A simple analogy

To start explaining what a quantum scientist has in mind when he/she says that a state is in superposition I will use a simple analogy: Shapes.

What? How is that related to the topic?

You’ll see! How would you describe or draw a shape that is both a disk and a rectangle?

That does not make any sense! Maybe something like this:

 

 

 

 

Yeah you see, it does not make sense to you, and you struggle to draw anything because I said something that does not make sense. This is exactly what happens when someone says that Schrödinger’s cat is both dead and alive! It is not clear what he/she means, and stated like that it is non-sense. When a quantum scientist says that a physical system is in superposition of two states (dead and alive), he/she means that it is in a state that is neither the first (dead) nor the second (alive) but it is in another state that possesses some of the characteristics of both (dead and alive).

Hmm…This is quite hard to visualize for me. Don’t you have an example?

Yes! For the example of the shape it could look like this:

 

 

 

 

 

 

Oh I see!

This is a relatively good analogy. This shape is neither a rectangle nor a disk, however it has some of the properties of both. Moreover I like this analogy because in quantum mechanics you cannot “see” the quantum state the physical system is in. In other words, if someone gives you a system in a certain unknown state, you cannot learn the state. If you try to measure it, you will only see a “projection” of it… Continue reading Dead or Alive: Can you be both?

A Quantum Internet made of Diamonds

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How cool is that? A Quantum Internet. Made of Diamonds.

by Matteo Pompili

We are constantly connected to Internet. With our computers, our smartphones, our cars, our fridges (mine is not, yet, but you get the idea). In its very first days, the Internet was a very rudimentary, yet revolutionary, connection between computers [1]. It enabled one computer on the network to send messages to any other computer on the network, whether it was directly connected to it (that is, with a cable) or not. Some of the computers on the network acted as routing nodes for the information, so that it could get directed toward the destination. In 1969 there were four nodes on the then-called ARPANET. By 1973 there were ten times as many. In 1981 the number of connected computers was more than 200. Last year the number of devices capable of connecting to Internet was 8.4 billion (with a b!) [2].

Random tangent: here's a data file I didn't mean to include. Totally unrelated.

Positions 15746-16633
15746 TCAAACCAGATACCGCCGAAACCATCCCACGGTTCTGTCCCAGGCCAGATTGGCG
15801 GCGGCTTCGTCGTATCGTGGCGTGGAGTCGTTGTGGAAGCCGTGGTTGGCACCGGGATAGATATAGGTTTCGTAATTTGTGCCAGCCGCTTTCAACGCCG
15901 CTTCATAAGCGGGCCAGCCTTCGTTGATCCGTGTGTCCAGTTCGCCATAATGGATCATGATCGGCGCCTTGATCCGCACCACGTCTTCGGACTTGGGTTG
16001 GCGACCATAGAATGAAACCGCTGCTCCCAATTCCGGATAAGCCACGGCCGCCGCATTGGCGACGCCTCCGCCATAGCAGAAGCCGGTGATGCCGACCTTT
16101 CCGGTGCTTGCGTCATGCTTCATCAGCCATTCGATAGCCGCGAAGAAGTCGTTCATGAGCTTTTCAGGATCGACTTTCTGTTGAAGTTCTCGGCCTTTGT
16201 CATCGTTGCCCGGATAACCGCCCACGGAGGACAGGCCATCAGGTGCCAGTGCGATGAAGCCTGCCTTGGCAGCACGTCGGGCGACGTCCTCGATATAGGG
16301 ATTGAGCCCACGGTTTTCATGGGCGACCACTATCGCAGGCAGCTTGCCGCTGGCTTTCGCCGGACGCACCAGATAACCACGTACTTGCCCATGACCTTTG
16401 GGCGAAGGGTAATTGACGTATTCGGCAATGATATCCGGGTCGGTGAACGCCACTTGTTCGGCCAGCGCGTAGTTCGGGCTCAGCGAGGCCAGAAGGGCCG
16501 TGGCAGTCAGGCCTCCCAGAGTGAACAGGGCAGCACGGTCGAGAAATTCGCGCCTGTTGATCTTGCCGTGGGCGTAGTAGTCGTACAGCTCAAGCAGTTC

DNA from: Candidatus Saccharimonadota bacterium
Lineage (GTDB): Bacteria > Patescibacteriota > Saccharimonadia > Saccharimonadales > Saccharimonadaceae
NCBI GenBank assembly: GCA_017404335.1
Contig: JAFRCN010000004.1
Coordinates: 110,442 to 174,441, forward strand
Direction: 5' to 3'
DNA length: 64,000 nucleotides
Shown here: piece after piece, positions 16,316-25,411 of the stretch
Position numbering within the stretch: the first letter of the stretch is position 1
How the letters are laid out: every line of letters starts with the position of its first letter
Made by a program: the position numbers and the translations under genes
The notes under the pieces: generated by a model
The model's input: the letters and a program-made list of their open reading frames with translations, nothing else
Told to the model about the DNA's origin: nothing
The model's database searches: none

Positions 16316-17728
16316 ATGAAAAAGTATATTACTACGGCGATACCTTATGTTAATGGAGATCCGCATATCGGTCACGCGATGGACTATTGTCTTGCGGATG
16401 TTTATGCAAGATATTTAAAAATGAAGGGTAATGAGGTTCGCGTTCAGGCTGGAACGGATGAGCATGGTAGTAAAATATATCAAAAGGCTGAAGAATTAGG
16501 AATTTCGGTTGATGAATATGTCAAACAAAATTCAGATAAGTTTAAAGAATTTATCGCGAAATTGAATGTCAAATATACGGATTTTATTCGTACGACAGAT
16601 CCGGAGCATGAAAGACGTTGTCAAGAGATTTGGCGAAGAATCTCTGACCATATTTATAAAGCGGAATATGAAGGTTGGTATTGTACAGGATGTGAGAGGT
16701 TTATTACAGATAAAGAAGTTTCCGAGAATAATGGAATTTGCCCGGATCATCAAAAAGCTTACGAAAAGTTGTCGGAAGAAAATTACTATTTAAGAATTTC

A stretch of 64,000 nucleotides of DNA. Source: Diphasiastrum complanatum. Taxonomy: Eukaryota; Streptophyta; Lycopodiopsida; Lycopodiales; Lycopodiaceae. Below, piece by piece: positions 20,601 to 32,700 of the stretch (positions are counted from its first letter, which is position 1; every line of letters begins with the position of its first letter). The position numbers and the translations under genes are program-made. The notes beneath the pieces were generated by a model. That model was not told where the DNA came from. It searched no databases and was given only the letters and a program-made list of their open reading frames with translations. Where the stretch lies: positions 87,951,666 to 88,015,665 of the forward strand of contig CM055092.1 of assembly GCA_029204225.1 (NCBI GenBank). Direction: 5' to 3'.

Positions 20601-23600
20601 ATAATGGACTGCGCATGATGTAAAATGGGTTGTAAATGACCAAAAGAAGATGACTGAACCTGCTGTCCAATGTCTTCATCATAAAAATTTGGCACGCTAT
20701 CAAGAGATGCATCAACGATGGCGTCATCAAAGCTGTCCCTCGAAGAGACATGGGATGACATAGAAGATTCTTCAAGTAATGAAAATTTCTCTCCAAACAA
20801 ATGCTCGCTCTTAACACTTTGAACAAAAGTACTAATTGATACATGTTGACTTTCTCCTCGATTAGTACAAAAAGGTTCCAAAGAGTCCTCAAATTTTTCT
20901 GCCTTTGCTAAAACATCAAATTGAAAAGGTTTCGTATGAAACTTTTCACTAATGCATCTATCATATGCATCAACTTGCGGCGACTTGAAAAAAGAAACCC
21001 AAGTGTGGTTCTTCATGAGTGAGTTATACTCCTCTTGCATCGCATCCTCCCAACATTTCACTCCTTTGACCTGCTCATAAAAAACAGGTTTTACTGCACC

Computers on their own are already great, but there is a whole range of applications that, without a network infrastructure, would be inaccessible. Do you see where I am going?
Continue reading A Quantum Internet made of Diamonds

A Cloud Quantum Computer Business Plan

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by Christian Dickel

Quantum computing and nuclear fusion are potential 21st century technologies based on 20th century physics and neither of them is currently market ready. But while they are sometimes bunched together as fascinating concepts that will at any time be twenty years away from being realized, some estimate the timescale for the commercialization of the quantum computer to be much shorter now. Quantum computing is currently in a hype phase: The company D-wave has already sold a few quantum annealers based on flux qubits for millions of euros. They can solve certain optimization problems, but their computational advantages are a topic of debate. Google, IBM, Intel, and Microsoft are major commercial companies investing in quantum technologies right now. Several startups such as Rigetti Computing and IonQ have been founded recently with the goal of commercializing quantum computing. A list of such companies can be found here.
Continue reading A Cloud Quantum Computer Business Plan

Making quantum computers with spin qubits

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In one of the previous blog posts, David DiVincenzo reviewed his criteria. Here we will follow this theme and look how these criteria translate onto a physical system. Currently, there are a few qubit implementations that look quite promising. The most prominent examples are superconducting qubits, ion traps and spin qubits. We will focus on the latter one, since that’s the one I’m working on. All the platforms mentioned above fulfill the so called DiVincenzo criteria. These criteria, defined in 2000 by David DiVincenzo, need to be fulfilled for any physical implementation of a quantum computer:

  1. A scalable physical system with well characterized qubits.
  2. The ability to initialize the states of the qubits to a simple state, such as |000⟩.
  3. Long relevant coherence times, much longer than the gate operation time.
  4. A “universal” set of quantum gates.
  5. A qubit-specific measurement capability.

In this article we will go through all these criteria and show why spin qubits fulfill these criteria, but before doing that, let’s first introduce spin qubits.

Spin qubits are qubits where the information is stored in the spin momentum of an electron. A spin of a single electron in a magnetic field can either be in the spin down (low energy) or in the spin up (high energy) state. Comparing to a classical bit, the spin down state will be the analogue to a zero and spin up to a one.

The two quantum states of an fermion.

Continue reading Making quantum computers with spin qubits

Science on the beach

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by Jonas Helsen

A few weeks ago I found myself boarding a series of planes that would take me from the Netherlands to pretty much the furthest point reachable from this starting point that still includes dry land: Sydney, Australia. I wasn’t going there entirely of my own accord. Rather I had been invited to speak at a quantum information theory workshop called Coogee. For those knowledgeable of the Sydney region, it is indeed named after a beach and yes the conference takes place less than a stone’s throw away from said beach.

Continue reading Science on the beach